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The Spatial Dimension of COVID-19: The Potential of Earth Observation Data in Support of Slum Communities with Evidence from Brazil

1
Politechnic School of Federal University of Bahia (UFBA), R. Aristides Novis, n.2, Salvador, Bahia 40210-630, Brazil
2
Geo-Information Science and Earth Observation (ITC), University of Twente, 7514 AE Enschede, The Netherlands
3
Collective Health of Federal University of Bahia (UFBA), R. Basílio da Gama, Salvador, Bahia 40110-040, Brazil
*
Author to whom correspondence should be addressed.
ISPRS Int. J. Geo-Inf. 2020, 9(9), 557; https://doi.org/10.3390/ijgi9090557
Received: 3 August 2020 / Revised: 1 September 2020 / Accepted: 8 September 2020 / Published: 20 September 2020
(This article belongs to the Collection Spatial Components of COVID-19 Pandemic)
The COVID-19 health emergency is impacting all of our lives, but the living conditions and urban morphologies found in poor communities make inhabitants more vulnerable to the COVID-19 outbreak as compared to the formal city, where inhabitants have the resources to follow WHO guidelines. In general, municipal spatial datasets are not well equipped to support spatial responses to health emergencies, particularly in poor communities. In such critical situations, Earth observation (EO) data can play a vital role in timely decision making and can save many people’s lives. This work provides an overview of the potential of EO-based global and local datasets, as well as local data gathering procedures (e.g., drones), in support of COVID-19 responses by referring to two slum areas in Salvador, Brazil as a case study. We discuss the role of datasets as well as data gaps that hinder COVID-19 responses. In Salvador and other low- and middle-income countries’ (LMICs) cities, local data are available; however, they are not up to date. For example, depending on the source, the population of the study areas in 2020 varies by more than 20%. Thus, EO data integration can help in updating local datasets and in the acquisition of physical parameters of poor urban communities, which are often not systematically collected in local surveys. View Full-Text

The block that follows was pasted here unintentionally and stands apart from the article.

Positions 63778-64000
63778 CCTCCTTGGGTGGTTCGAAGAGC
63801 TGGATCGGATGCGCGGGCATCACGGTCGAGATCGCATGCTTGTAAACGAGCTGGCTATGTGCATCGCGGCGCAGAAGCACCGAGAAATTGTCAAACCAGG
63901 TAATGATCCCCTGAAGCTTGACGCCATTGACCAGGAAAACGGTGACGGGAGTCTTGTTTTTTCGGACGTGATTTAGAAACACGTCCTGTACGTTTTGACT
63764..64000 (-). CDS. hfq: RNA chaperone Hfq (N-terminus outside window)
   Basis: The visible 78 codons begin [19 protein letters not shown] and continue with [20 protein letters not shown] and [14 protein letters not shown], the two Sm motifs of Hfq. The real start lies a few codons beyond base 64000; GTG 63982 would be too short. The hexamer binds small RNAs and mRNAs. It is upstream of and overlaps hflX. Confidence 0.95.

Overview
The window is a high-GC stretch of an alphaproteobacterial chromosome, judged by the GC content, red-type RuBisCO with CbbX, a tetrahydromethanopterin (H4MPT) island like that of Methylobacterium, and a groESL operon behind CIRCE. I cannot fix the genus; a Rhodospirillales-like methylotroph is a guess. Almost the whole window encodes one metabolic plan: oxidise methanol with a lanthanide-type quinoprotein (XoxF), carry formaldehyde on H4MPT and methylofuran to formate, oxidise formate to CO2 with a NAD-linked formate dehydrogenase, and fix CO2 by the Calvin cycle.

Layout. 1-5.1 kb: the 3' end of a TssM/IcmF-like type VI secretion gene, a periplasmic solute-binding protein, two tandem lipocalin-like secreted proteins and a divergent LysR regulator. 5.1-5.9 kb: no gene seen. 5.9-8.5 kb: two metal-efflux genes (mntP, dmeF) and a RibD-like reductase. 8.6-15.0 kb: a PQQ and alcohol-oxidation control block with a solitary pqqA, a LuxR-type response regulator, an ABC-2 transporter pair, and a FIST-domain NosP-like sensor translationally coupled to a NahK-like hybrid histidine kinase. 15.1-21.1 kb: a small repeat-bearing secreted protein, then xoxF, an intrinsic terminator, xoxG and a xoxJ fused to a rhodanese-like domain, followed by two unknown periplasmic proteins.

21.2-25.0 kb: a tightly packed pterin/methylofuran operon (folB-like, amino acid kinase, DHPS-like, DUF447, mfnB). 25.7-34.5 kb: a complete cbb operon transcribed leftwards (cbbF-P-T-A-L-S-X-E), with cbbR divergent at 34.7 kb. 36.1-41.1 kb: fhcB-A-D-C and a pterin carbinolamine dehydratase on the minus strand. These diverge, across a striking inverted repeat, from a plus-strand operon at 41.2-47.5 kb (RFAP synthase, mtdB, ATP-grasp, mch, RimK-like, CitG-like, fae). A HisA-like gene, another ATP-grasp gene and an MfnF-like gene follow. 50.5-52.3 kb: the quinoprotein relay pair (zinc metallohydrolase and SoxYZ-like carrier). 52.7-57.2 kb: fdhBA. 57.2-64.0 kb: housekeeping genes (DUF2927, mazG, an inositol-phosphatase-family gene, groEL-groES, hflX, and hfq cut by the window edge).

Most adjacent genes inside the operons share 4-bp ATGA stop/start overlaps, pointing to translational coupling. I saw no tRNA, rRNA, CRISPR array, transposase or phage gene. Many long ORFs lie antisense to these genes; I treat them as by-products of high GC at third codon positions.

Keywords: pandemic; urban health; urban remote sensing; informal settlements; deprived areas pandemic; urban health; urban remote sensing; informal settlements; deprived areas
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Brito, P.L.; Kuffer, M.; Koeva, M.; Pedrassoli, J.C.; Wang, J.; Costa, F.; Freitas, A.D. The Spatial Dimension of COVID-19: The Potential of Earth Observation Data in Support of Slum Communities with Evidence from Brazil. ISPRS Int. J. Geo-Inf. 2020, 9, 557.

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